These results indicate that the concurrent overexpression of BDNF and Noggin may be used to induce quantitatively substantial and functionally significant neuronal recruitment from endogenous progenitor cells into the R6/2 huntingtin mutant neostriatum. When R6/2 mice were assessed at 10 wk of age, BDNF overexpression beginning at 6 wk was found to have induced the addition of 138 ± 34 new neurons/mm3
. Although significant, this represents just 0.6% of the striatal neuronal population. On this basis, we then coexpressed BDNF together with Noggin so as to suppress non-neurogenic pathways of subependymal cell differentiation and thereby increase the pool of progenitor cells potentially responsive to BDNF. By this means, 268 ± 53 neurons/mm3
were added to the AdBDNF/AdNoggin-treated R6/2 striatum within a month of viral injection, representing an increment of 1.2% of the mean striatal neuronal pool during that month. Whether such numbers can be uniformly recruited over longer periods of time using more sustained expression vectors will depend upon the capacity for sustained neurogenesis by the R6/2 neural stem cell pool, as well as the sustained receptivity of the tissue. Nonetheless, recent reports of expanded endogenous neural stem cell populations in both R6/2 mice (42
) and HD patients (43
) suggest that subependymal progenitor cell populations potentially receptive to BDNF/Noggin-induced mobilization indeed remain abundant and active in the HD brain.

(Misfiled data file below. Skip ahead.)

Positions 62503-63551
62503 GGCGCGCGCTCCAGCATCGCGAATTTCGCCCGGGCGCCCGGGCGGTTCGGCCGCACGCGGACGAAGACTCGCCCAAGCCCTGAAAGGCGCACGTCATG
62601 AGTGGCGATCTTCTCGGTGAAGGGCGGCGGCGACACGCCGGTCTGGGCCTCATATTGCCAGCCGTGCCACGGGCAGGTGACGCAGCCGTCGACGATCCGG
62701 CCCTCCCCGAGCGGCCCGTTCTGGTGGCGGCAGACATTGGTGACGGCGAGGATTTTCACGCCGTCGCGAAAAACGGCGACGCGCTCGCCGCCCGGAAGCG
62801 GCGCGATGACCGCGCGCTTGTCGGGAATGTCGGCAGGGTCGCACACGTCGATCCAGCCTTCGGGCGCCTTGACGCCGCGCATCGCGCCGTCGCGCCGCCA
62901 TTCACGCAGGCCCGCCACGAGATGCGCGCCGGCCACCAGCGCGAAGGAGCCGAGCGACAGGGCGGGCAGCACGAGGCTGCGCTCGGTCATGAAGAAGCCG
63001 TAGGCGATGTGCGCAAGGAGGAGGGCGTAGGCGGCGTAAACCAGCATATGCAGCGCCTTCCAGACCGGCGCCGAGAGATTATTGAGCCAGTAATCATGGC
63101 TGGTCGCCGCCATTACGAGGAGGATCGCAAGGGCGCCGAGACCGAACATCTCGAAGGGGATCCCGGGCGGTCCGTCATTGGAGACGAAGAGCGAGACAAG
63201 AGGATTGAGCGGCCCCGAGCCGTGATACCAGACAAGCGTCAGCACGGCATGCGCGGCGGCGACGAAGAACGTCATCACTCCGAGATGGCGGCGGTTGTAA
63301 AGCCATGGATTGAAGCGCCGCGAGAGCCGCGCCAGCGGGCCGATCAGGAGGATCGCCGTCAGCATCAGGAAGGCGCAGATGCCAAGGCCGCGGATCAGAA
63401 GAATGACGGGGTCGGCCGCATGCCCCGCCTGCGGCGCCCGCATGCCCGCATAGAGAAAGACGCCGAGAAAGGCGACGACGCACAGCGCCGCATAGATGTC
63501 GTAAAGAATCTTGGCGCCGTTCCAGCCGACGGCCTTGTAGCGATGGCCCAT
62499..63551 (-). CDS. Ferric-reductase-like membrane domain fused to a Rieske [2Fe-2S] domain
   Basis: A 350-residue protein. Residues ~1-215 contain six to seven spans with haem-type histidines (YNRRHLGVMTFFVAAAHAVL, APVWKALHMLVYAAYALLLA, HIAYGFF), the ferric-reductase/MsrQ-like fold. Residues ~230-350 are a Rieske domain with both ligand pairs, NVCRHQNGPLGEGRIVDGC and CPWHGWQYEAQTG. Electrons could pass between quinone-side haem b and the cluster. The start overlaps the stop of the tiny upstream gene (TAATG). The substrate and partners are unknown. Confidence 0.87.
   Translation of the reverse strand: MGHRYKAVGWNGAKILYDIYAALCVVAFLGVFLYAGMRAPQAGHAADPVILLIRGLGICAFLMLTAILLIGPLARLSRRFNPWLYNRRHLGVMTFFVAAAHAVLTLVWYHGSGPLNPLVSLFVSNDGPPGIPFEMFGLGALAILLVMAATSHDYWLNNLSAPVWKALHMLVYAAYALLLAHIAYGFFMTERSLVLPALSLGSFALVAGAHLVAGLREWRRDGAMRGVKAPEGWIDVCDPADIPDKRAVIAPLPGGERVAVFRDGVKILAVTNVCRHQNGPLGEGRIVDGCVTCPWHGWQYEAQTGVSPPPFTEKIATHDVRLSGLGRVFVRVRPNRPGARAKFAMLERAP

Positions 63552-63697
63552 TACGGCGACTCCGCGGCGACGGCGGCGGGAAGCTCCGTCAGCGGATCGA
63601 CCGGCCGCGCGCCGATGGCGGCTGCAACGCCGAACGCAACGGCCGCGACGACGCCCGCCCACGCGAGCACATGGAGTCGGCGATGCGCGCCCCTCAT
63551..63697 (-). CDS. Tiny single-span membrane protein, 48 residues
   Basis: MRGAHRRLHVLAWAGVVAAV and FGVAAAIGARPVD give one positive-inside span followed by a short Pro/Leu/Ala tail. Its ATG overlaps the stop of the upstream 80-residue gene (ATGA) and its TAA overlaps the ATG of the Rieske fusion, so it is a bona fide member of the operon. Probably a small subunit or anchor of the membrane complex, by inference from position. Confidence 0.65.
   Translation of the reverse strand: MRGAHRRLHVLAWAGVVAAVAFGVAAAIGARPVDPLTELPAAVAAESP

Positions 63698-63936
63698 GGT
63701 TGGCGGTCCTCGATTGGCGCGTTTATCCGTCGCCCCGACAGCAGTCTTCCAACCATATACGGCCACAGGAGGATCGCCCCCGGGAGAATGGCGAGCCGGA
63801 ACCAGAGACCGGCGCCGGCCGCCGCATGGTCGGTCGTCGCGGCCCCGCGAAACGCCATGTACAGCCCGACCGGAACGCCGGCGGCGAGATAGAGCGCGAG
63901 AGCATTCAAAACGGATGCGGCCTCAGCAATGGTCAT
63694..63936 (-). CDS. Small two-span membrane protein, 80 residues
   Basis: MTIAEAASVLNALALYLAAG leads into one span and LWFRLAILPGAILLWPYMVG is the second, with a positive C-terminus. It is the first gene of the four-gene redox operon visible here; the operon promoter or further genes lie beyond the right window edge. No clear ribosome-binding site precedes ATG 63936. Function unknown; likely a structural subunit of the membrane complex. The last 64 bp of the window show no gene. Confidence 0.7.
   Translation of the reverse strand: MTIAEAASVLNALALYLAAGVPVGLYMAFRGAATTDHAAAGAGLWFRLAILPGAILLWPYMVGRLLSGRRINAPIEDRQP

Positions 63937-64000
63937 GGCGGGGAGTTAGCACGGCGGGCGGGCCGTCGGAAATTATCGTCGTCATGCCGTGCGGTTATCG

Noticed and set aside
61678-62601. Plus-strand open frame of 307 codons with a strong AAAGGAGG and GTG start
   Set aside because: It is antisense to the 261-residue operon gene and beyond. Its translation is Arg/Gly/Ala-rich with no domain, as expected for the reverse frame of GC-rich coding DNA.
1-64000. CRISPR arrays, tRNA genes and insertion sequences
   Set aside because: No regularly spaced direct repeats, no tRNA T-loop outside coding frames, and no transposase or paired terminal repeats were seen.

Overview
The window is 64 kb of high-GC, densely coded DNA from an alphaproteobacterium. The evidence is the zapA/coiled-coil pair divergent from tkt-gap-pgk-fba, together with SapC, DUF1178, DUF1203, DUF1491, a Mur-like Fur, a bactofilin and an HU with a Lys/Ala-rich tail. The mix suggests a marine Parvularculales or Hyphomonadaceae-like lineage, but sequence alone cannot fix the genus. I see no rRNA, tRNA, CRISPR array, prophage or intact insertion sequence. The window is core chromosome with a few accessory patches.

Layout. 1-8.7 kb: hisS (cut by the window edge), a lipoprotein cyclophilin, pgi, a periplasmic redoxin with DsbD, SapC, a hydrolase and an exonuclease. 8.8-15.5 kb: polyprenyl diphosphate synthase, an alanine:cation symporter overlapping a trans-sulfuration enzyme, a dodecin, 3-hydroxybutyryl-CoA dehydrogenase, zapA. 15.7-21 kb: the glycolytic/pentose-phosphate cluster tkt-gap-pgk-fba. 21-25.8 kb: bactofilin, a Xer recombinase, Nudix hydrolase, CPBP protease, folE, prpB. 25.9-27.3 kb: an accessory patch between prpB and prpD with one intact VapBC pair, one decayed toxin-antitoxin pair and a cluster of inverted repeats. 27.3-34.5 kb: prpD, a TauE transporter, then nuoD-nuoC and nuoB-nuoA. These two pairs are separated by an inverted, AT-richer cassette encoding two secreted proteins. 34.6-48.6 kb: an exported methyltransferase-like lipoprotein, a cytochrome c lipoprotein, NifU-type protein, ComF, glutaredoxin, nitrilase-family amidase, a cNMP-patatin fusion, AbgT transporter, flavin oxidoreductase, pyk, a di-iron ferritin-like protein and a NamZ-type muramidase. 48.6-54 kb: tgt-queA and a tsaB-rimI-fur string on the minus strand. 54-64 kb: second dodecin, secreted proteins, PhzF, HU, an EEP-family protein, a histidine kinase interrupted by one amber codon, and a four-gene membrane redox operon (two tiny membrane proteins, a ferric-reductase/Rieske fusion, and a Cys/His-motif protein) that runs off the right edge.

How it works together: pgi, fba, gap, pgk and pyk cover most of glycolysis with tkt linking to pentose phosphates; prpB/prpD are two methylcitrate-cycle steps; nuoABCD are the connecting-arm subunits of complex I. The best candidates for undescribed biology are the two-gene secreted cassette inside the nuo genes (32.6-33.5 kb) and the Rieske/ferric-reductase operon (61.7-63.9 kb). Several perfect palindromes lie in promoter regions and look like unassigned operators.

Adenoviral gene expression is transient, so that meaningful BDNF and Noggin expression persists for less than 2 mo after intraventricular viral injection (11
). Nonetheless, a pronounced functional benefit was noted in these AdBDNF/AdNoggin-treated mice that persisted long after their effective period of BDNF and Noggin overexpression: AdBDNF/AdNoggin treatment delayed the onset and slowed the course of motor deterioration of the R6/2 mice, just as it extended their survival. Interestingly, the enhanced performance and prolonged survival of the treated mice was thus associated with neuronal addition that had occurred during the discrete period of BDNF and Noggin overexpression, which likely ceased months before the treated animals actually died. This argues for the sustained functional benefits potentially associated with antecedent neuronal addition and suggests the even greater likely value of more sustained BDNF and Noggin overexpression strategies.
In this regard, it is important to note that the AdBDNF/AdNoggin-associated survival benefit was entirely abolished by concurrent intraventricular infusion of the mitotic inhibitor Ara-C, delivered at low doses that impede central neurogenesis (41
) but otherwise lack known central or systemic toxicity (44
). These results argue that induced restorative neurogenesis can delay symptom progression in a prototypic mouse model of HD. In addition, the inhibition of this effect by the concurrent Ara-C–mediated suppression of neurogenesis indicated that the improved motor performance and survival of AdBDNF/AdNoggin-treated R6/2 mice required neuronal addition; both BDNF and Noggin might still have exercised neuroprotective effects on threatened striatal neurons, but if such effects were operative, they were alone insufficient to significantly improve either motor performance or survival in these mice.
Our evidence strongly points to mitotic neurogenesis as the basis for BrdU incorporation by the BrdU+
neurons that we noted. This point bears scrutiny, given several recent reports of BrdU incorporation in the setting of neuronal injury and degeneration. Kuan and colleagues (32